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Academic Writing: Home

Writing is one of the fundamental ways in which your work will be assessed at CCT College Dublin. Be it an academic poster or a long-form essay, sharp writing skills are paramount to presenting and proving one or more hypotheses, regardless of format. Students are expected to employ a formal tone in their writing, as is standard in the wider professional workplace and research circles. This style of writing should aim for objectivity while using evidence from other academic sources to support the argument.

Taking a systematic, staged approach to the writing process will help to produce a clear, concise, and focused essay. The academic writing process can be divided into four stages: planning, writing, editing, and reviewing. 

Planning is arguably the most important stage of the writing process. It is where a rough skeletal frame of an essay is created, which will serve as the foundation for the essay in its entirety. A well-structured plan at the outset can foster clarity throughout the piece and save hours of editing later from a lack of pointedness in topic or form.

First, it is important to review the assignment guidelines to ensure an understanding of the desired length and format as designated by the professor. Occasionally, different professors will ask for specific fonts, text sizes, margins, and other stylistic variances; it is important to note these as well before beginning. The essay or project brief may also provide insights into the assignment that were not explicitly mentioned during the lectures.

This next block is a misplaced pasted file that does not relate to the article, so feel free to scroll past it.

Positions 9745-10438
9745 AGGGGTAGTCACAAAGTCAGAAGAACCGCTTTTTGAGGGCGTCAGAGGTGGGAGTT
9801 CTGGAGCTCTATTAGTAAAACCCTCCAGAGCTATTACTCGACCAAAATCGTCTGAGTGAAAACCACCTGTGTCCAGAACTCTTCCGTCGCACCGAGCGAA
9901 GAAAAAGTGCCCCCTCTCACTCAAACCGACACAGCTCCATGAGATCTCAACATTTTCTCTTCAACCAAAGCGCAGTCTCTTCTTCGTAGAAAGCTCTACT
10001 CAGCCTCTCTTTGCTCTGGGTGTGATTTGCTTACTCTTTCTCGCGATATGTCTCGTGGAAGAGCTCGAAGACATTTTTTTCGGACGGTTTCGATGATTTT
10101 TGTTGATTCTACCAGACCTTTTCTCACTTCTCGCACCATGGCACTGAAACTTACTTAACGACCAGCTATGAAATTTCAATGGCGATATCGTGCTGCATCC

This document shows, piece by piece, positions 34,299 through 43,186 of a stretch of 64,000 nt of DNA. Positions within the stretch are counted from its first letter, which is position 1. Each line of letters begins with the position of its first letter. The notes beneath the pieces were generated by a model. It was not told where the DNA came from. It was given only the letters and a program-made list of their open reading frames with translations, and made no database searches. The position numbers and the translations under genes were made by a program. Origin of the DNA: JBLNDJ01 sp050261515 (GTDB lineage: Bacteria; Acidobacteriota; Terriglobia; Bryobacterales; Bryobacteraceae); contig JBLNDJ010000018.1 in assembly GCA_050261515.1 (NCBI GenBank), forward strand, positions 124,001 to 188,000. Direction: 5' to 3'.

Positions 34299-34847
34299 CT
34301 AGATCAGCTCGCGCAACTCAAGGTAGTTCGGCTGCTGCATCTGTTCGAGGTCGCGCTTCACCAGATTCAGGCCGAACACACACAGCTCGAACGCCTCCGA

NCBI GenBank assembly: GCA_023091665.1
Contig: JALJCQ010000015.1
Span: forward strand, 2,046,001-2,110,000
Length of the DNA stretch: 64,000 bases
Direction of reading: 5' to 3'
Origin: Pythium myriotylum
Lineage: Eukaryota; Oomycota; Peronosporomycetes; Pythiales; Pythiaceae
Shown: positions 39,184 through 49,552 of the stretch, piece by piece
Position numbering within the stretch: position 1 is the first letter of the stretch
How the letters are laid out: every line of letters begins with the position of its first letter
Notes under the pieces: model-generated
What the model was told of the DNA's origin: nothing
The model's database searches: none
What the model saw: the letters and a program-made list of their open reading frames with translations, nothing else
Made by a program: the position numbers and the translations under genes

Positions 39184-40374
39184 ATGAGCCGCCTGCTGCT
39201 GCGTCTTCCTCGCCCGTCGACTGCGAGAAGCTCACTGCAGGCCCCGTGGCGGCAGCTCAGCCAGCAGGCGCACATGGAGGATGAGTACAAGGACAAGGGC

After clarifying the direction and format of the essay based on the professor’s guidelines, the next step is to develop a hypothesis or thesis statement upon which the essay will be based. It may be helpful to create overarching subcategories through which to structure the different arguments comprising the essay.

For example, if the hypothesis was “the COVID-19 pandemic has permanently altered the workplace landscape and organisational culture in Ireland,” one of the subtopics/main points of argument may be “physical office closures.” Under this subtopic, evidence in support may be filed away to ensure that there is enough research to support the hypothesis.

It is important to discover early if there is not enough evidence to float a specific subtopic or the hypothesis in its entirety instead of the realisation hours into the writing process. 

The writing process may be daunting, especially if the project is particularly lengthy or rigorous; however, the creation of a sound plan will provide guidance through the process. Principally, it is important to maintain a consistent, formal style throughout the essay.

Contractions such as ‘don’t’ should be replaced with their long-form counterparts ‘do not’ and personal pronouns like ‘I’ and ‘you’ should be avoided in formal writing of this kind. While writing, make certain that information from other sources is properly cited in-text and aligns with the references list at the end of the essay.

Plagiarism is a serious offence and a breach of CCT’s policies; violations carry significant penalties. Please see also our section on Academic Integrity for more information on this.